In my previous post about Hardy Bamboo, I looked at some of the plants that might be used in conjunction with chickens. Most will provide shelter, and an ideal environment for a Chicken Scavenging System. However that’s not all of the functions that bamboo can fulfill, and in this post I want to explore some of these other functions. After all one of the principles of Permaculture is that every element should provide more than one function. A permaculture principle that is very close to my heart, and which underpins the way that I design.
The functions that bamboo provide naturally are shelter from weather and predators I mentioned these in the previous post. You can read the earlier Chicken and Bamboo if you haven’t already done so.
People are often surprised that all of the hardy bamboo grown here in the UK are edible. As soon as I mention ‘Bamboo Shoots‘ people seem to get it. Some are better tasting than others, but changing the cooking water removes the bitterness of the less tasty varieties. The problem for most people is that to make the shoots of hardy bamboo worth the effort of eating, they need to be fairly fat. That also means that the bamboo will be fairly tall, and not ideal for a smaller garden. Luckily I’m not working on that scale, and can select whatever I want. With my Chicken Scavenging System I am creating a Forest Garden (Food Forest) for Chickens. A Forest Garden needs at least three layers, and so I can use the taller edible species for the canopy layer, some clumping species, for shelter, and ground covering bamboo too.
Suitable Hardy Bamboo Species
There are numerous really good species of Hardy Bamboo that can be used. For a really stout, impressive stand of bamboo you could use Phyllostachys vivax, or P. praecox. Both are good to eat, but are really only suitable for large spaces. A little smaller are three other Phyllostachys species. P. nuda is an excellent tasting bamboo, as is P. viridiglaucescens, but pride of place has to go to P. aureosulcata ‘spectabilis’. This hardy bamboo is tall, tastes good, and is probably the cheapest bamboo to buy. More importantly perhaps is that it is stunningly beautiful.
This picture shows how beautiful it is, although the colour is very similar to a variety of P. vivax. The other two varieties that I mentioned are both green, but P. nuda has a gorgeous black red coloration to the canes when they first appear. I mentioned earlier that ‘spectabilis’ is relatively cheap. I bought some last year from Parker’s Dutch Bulbs‘ wholesale catalogue, and paid about £10 each for ten juvenile specimens. I had already obtained some sections of cane and rhizome from a friend, and these are growing on nicely now. I put the juvenile plants into nursery beds in the vegetable garden, as the severe cold last Winter damaged some my bamboo.They were supposed to be hardy, but being frozen in pots, close to their minimum temperature was always going to be difficult.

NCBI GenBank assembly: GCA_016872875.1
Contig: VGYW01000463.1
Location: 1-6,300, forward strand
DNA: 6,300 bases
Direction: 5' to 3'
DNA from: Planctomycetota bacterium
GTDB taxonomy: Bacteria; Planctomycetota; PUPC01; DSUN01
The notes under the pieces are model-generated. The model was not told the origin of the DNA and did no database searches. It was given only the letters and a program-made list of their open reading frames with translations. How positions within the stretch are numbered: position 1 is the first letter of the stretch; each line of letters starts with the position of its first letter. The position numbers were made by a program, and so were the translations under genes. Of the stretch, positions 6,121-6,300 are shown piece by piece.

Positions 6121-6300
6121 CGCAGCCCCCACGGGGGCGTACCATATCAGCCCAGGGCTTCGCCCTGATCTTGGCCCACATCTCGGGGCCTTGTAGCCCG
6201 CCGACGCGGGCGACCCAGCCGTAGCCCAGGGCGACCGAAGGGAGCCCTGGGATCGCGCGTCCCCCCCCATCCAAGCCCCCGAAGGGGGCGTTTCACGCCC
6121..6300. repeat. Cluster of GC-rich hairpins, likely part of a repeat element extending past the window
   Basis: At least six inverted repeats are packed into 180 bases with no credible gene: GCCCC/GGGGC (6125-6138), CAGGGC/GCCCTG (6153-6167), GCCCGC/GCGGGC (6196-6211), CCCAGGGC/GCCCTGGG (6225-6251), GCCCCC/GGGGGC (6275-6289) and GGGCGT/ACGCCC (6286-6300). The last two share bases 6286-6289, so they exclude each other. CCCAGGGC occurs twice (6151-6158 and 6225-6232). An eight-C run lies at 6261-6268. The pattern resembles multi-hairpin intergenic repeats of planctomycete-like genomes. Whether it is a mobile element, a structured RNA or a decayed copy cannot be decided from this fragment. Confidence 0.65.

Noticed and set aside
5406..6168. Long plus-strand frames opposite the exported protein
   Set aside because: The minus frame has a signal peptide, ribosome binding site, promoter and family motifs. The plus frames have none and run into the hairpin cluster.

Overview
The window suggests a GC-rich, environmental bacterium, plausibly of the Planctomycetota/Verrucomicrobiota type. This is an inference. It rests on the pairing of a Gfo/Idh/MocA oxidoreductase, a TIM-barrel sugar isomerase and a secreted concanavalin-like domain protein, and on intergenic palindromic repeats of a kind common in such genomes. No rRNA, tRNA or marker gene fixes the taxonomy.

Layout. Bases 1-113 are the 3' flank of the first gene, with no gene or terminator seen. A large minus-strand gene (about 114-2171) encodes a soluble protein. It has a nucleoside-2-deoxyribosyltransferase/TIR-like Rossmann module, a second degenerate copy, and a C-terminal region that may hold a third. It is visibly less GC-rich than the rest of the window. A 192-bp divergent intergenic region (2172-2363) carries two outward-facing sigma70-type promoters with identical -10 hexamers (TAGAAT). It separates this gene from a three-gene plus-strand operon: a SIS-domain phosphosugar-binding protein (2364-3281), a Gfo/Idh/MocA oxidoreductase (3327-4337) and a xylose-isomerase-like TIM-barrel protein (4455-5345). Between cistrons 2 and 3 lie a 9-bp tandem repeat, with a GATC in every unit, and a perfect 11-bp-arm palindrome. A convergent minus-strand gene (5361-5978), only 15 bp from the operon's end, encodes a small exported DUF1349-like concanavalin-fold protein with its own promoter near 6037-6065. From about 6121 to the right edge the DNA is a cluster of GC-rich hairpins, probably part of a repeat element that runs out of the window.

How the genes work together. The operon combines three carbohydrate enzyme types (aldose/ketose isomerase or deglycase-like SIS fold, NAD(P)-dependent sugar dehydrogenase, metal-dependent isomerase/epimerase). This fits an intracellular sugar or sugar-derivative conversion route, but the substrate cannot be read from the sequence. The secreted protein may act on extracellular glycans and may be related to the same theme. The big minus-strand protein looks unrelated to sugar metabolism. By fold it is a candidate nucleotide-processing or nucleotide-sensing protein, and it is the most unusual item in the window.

The picture above shows those hardy bamboo plants in their nursery bed. The taller plants behind are P. aureosulcata Spectabilis. They are still only about 18 inches tall, and have been given a ‘haircut’ by rabbits. All ten plants are doing well. though, and I hope to plant them out into one of the Chicken Scavenging Areas in the Spring. These plants will reach a height averaging 20 feet tall, and with a maximum cane diameter of 1.75 inches.
Bamboo for shelter and Cane Production
The plants in the foreground of the picture above are Fargesia murielae. This is a clumping bamboo, which grows to around 13 feet, and has a cane diameter of about 1/2 an inch when mature. I bought these from the same source. It will make great shelter for the chickens, and the mature canes can be used in the garden. To get the best from the canes they should be cut when three years old or more, and then dried thoroughly. Of course if you have an unlimited supply you can probably do without the drying, and just use a new batch of canes each year. Many of the Fargesia genus could be used in a similar way, and I have specimens of F. nitida, F. rufa, F. robusta, and F. utilis growing. All of the hardy bamboo species mentioned in the previous paragraph can also be used for cane production.
Bamboo for Ground Cover
I am using two species of hardy bamboo for ground cover, both from the genus Pleioblastus. I mentioned both (P. variegata and P. pygmaeus) in my earlier post. Once established, many of the ground cover bamboo species are mown each Spring. The plants put up new growth unaffected by the cutting of the previous season’s growth. That opens up some interesting possibilities. I could mow with a scythe and leave the cuttings in place. These would compost down and increase the leaf litter layer, benefiting the insects on which my chickens would feed. I could also use the cuttings as chicken bedding before returning them to the Forest Garden floor. This would give me an additional function from the trimmings. Alternatively, if there was enough organic matter produced, I could use a proportion of it to build soil fertility in one of the vegetable growing areas.
Hardy Bamboo is fairly easy to propagate, but I’ll leave that for another post.